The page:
Leadership is a tricky bag. It’s best defined in the same ways as pornography and art, an “I know it when I see it” kind of nebulous, shifting concept. Well, perhaps it’s well-defined along those terms; its best definition stems from its nonexistence, leadership evidenced by the complete lack thereof. Where leadership is most apparent is where there simply is none, as a rudderless ship lazily drifts toward fates outside its control.
Just ask the New York Knicks, who’ve been victims of a causal tide for most of the 2013-14 season. Whether or not it’s a large problem among a sea of never-ending quandaries, there seems to be a significant leadership void for the Knicks. And Carmelo Anthony has some choice words on the matter:
“I think it’s too much being put on who’s a leader and who’s not the leader,” Anthony said after practice Tuesday. “I’m a leader of this team. I know that and everybody else knows that. I’ll lead in my own way. Kenyon Martin might lead in his way. Everybody is a leader. As a leader of this team, I need other guys to help me lead. That’s just the way it’s got to be.”
It’s nearly nirvana, the way Anthony sways from “I’m a leader” to “Everybody is a leader.” If the latter is true, so too is the former, of course — you can draw a Venn diagram to confirm it for yourself — but it’s entirely circular logic, the worst, least actionable kind of koan. If everyone is a leader, and you’re a leader, is anyone really a leader?
Fortunately, the great experiments of the 19th century already tinkered with this same kind of grand thought experiment. As Transcendentalism swept the United State in the early 1800s, many turned to a new type of community, places of true communal living that the inhabitants hoped would be utopia. One of the well-known of these nominal utopias was Brook Farm, a nearly 200-acre plot just outside of Boston. There, George Ripley, a Utopian minister, and his wife Sophia hoped to lead a new way of living.
Yet they weren’t really leaders. Brook Farm originated as a joint stock company; everyone who lived there shared in the fruits of the labor, but everyone also had to take on an equal share of the labor. Even the children had to carry their own weight — or have it carried for them — as they were charged for their education. Even though there were rules to life at Brook Farm, there was no real leader; just as with the New York Knicks, everybody was a leader, capable of making their own decisions as well as decisions for the greater community. A person could choose their occupation, regardless of the needs of the many, though ostensibly the goal of Brook Farm was the betterment of all of its inhabitants. Labor was seen more or less as a necessity of living, not an end in and of itself. The people of Brook Farm hoped that through the involvement of all — through the leadership of all — the labor would be done in its due course, and there would in turn be plenty of time for leisure and loftier pursuits.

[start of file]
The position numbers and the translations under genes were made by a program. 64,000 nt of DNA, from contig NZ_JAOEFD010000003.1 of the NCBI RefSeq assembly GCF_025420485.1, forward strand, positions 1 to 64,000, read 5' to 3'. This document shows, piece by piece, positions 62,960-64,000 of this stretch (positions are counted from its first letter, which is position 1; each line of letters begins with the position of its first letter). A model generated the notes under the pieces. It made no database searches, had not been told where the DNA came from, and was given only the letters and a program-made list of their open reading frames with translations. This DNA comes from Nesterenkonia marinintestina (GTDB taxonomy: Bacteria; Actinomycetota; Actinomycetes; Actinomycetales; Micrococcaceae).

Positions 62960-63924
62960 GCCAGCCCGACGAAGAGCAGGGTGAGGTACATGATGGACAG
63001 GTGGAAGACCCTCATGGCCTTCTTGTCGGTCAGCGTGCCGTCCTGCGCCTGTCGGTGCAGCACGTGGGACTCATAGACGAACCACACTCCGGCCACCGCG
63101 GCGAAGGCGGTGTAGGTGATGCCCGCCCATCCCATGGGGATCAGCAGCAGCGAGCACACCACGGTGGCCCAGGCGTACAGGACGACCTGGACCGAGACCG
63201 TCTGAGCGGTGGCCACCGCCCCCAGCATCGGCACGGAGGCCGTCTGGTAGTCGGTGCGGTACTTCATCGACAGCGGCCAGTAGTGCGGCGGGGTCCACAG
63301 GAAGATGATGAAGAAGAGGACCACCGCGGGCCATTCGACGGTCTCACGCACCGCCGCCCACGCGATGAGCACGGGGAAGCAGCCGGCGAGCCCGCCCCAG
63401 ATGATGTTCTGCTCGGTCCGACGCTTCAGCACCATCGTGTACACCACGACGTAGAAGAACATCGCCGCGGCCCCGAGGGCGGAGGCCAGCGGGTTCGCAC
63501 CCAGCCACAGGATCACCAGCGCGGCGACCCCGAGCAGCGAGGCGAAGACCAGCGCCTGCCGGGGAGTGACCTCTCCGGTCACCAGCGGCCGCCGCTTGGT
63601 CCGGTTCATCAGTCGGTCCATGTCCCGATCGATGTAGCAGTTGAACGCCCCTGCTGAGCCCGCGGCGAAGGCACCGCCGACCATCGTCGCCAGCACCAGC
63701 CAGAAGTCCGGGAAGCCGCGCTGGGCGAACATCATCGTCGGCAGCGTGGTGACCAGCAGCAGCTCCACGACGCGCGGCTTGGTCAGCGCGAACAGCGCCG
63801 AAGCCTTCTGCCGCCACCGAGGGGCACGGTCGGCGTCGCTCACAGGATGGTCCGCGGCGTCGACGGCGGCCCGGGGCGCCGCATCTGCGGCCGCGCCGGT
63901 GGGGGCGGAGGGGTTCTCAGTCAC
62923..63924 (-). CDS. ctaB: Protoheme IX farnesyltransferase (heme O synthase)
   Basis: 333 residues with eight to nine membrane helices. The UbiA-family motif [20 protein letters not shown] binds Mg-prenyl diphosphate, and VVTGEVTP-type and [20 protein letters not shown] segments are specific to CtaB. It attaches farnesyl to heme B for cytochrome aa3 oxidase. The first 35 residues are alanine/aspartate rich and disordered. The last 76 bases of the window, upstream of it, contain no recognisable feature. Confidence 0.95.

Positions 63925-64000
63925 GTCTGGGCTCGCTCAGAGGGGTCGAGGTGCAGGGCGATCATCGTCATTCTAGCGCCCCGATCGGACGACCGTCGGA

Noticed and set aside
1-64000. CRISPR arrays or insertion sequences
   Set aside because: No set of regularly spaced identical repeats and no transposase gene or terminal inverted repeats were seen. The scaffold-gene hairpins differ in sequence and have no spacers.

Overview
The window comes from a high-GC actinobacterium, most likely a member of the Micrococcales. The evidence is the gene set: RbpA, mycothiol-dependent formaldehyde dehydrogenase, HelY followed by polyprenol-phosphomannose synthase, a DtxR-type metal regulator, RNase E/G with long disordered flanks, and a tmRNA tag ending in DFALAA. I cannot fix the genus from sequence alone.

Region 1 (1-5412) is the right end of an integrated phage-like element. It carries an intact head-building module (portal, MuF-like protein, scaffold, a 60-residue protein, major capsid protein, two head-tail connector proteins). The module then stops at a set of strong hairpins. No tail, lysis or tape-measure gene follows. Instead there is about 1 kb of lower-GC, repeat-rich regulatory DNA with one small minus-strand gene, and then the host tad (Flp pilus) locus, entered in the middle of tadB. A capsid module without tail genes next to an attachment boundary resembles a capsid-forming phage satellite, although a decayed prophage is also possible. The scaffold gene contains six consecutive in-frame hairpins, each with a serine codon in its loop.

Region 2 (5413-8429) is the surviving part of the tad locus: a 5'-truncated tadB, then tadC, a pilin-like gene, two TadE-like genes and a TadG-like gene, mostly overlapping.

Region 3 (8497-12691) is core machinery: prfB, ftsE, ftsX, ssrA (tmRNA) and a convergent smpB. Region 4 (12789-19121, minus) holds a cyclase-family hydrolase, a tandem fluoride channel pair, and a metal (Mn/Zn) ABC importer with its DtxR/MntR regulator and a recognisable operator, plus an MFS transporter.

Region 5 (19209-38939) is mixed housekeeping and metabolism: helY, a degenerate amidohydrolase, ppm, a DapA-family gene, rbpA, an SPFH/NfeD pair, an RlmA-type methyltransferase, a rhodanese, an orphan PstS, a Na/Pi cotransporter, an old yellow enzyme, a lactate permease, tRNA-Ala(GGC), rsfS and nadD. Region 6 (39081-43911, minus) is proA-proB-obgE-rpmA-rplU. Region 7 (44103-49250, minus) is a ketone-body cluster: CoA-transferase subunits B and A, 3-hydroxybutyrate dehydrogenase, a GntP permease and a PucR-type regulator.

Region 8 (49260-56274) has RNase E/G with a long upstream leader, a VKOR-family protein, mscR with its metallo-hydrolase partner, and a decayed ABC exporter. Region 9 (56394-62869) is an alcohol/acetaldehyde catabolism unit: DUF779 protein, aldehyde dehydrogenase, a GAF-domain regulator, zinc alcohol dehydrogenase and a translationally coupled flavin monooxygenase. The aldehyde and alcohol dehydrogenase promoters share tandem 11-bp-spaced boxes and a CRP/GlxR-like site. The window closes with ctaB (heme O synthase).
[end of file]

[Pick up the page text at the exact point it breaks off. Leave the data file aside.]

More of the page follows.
It failed miserably. Founded in 1841, Brook Farm was completely dissolved by 1847; in 1844, the writing was on the wall, as the community restructured around a related but different set of ideals. The pursuit of utopia through true democracy, where every person was equal and had an equal say in the direction of the community, led to financial stagnation. Nathaniel Hawthorne, one of the more outspoken critics of Transcendentalism, derived much of what he knew of the movement from Brook Farm; as a founding member, he was in prime position to see just how poorly the project went, giving him inspiration for The Blithedale Romance, one of his first novels.
It’s too strong an assertion to say that a community — or a team — absolutely needs a leader, but no collective can prosper without leadership. It’s a lesson the Knicks are learning the hard way, among a cornucopia of other ailments. Perhaps Carmelo Anthony is leading the best (the only) way that he knows how, by taking care of what he sees as his purview and hoping that his teammates will pick up the other issues of which he is unsure.
“Everybody leads in their own way,” Anthony said. “It’s not no one guy who is saying that we have to do this or we have to do that. Everybody has an open forum. If they see something that’s going on, if they have an opinion, then it’s an open forum to say what they feel, and everybody has to adjust to that and see how we can figure it out from there.”
A grand idea, in theory, Melo. Yet its practice is a tortured fate, and one which the New York Knicks are struggling mightily to escape.